Posted by & filed under Campaign, Digital, Marketing/Communications, Mobile Giving, Next Generation Philanthropy.

Beate Sørum

Digital Fundraising Consultant, b.bold

Photo: Nick Ares

People like me always tell you you are losing money by not optimising your web page for mobile, making better forms and clearer content and calls to action. But do you know just how much? I’ve seen some real world-examples lately, and even I was shocked at the sheer amount of money left on the table.

I worked with several appeals for different charities over Christmas, but let’s focus on two of them. Traffic sources where quite similar, and the call to action was pretty much equal, and both campaigns where very successful, and the landing pages where both as close as possible to the actual payment.

One charity managed to get 8% of its mobile visitors to pay. The other only managed to convert 2,5% of its mobile visitors. I did the math. If charity two also managed to convert 8% of their mobile visitors, they would have raised CAD $56.000 more. That is some serious money to walk away from!

Even if we take a lower estimate, like 5%, they would have raised CAD $22.000 more.

So what does this mean for you?

It means that if on a dedicated landing page, you are converting less than 5% of mobile visitors, you are leaving money on the table. Lots of money. I strongly encourage you to find out.

These are some of the things you should look into fixing:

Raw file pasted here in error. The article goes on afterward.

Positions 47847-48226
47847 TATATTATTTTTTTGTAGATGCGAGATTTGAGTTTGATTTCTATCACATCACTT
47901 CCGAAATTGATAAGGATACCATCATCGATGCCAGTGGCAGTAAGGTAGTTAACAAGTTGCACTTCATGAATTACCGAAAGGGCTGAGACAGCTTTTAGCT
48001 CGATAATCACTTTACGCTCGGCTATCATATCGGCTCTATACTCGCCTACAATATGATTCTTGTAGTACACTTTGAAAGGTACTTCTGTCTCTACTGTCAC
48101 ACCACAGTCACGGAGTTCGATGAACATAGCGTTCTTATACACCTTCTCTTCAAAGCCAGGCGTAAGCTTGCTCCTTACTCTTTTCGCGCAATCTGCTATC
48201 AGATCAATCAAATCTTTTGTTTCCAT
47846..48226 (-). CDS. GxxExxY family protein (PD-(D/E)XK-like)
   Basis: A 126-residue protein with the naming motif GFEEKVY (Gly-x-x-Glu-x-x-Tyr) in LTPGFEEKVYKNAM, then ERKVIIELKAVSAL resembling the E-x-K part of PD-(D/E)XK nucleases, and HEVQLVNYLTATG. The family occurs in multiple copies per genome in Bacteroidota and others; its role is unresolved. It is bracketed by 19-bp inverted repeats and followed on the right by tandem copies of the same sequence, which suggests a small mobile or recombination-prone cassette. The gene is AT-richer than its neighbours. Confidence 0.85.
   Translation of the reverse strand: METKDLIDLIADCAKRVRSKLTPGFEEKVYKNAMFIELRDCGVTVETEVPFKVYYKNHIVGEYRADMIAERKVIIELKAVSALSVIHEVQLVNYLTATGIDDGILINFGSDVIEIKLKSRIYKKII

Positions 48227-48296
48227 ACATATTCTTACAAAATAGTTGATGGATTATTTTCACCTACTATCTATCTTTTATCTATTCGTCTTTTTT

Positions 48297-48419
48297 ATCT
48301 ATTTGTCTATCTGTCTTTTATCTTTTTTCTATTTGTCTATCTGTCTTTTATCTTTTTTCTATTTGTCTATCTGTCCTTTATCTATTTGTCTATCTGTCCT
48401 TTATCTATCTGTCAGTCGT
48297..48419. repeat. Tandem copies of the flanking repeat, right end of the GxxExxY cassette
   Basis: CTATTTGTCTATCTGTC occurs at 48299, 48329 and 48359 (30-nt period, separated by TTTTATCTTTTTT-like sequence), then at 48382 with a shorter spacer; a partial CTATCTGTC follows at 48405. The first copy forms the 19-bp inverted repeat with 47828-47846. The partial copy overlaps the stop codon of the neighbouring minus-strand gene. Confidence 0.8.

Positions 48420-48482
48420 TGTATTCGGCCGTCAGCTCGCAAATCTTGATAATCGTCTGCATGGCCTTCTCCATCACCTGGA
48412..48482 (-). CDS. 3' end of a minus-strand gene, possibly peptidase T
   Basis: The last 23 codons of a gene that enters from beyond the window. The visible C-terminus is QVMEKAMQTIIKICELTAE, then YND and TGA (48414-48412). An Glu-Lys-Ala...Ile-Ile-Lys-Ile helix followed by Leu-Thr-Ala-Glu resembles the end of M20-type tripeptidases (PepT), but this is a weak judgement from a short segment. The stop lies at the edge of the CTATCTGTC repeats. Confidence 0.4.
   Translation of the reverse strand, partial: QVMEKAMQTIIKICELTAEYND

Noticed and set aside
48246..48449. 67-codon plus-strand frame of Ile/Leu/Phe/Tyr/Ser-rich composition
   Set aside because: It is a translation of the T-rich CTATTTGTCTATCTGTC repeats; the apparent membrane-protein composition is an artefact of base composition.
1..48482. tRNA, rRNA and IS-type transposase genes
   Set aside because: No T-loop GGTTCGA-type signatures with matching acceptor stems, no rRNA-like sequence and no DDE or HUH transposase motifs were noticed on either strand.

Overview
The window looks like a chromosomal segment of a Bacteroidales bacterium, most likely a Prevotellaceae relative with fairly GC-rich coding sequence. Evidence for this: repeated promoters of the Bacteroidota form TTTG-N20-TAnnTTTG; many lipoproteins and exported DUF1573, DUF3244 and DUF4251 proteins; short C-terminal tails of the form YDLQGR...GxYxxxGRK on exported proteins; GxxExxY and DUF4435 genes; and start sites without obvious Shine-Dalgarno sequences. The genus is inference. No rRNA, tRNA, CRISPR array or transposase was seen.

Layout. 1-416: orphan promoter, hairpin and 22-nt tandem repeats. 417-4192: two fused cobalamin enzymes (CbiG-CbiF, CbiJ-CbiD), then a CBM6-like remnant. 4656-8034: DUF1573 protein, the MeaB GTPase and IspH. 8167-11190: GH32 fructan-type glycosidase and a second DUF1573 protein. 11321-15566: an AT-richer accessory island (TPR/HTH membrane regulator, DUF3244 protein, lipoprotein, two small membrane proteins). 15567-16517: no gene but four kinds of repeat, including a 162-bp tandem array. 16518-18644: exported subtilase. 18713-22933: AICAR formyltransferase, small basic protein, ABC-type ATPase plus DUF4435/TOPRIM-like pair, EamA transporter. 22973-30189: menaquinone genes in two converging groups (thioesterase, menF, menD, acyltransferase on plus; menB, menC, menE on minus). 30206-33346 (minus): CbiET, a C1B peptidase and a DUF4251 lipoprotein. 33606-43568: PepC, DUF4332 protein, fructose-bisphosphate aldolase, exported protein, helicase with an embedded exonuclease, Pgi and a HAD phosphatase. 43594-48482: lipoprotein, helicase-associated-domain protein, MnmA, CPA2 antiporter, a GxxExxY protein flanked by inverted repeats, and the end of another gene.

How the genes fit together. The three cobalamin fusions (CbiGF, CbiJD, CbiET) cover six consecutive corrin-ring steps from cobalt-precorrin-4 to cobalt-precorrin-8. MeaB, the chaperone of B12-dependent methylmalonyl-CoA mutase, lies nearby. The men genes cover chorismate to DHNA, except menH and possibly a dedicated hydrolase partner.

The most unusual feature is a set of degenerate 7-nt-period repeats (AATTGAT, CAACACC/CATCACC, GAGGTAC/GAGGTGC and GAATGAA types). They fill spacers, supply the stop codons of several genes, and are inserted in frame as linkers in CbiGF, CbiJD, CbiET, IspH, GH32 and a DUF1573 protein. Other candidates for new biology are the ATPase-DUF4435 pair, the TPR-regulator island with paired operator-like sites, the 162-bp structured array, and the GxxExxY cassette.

1. Make sure forms work for mobile visitors. Even if they make up a small share of your donations today, that might just be because you are scaring them away.
  2. Don’t ask unnecessary questions. Yes, it’s nice to know how old your donors are, or how they found you, but is it crucial to processing the donation? If not – get rid of it. Every extra field in your donation forms lower your conversions. You can always ask follow-up questions later.
  3. Does your layout indicate clear paths forward for the user? Pressing the wrong button and having to start over might just make someone give up. This is especially true on mobile, where horisontal scrolling suddenly has to happen to find action buttons.
  4. Remove distractions. Does the landing page for donations have banners leading elsewhere? Is the form hidden far down the page, under menus, copy and unnecessary images? Make it front and center.

Good landing page design is an art and requires expertise, but the tips above should get you started pretty good! Think about the donor first – what are his or her needs in this situation? Make sure you fulfill them – and you’ll see your digital donations climb steadily.

Beate is a well-known international public speaker, who runs digital fundraising consultancy b.bold. She has more than five years of digital fundraising expertise, most of which is from  the Norwegian Cancer Society, where she among other things doubled the digital fundraising return. Her special interests are user experience, landing page and donation form design, content strategy and using social media for donor stewardship. You can follow her on Twitter @BeateSorum

 

 

 

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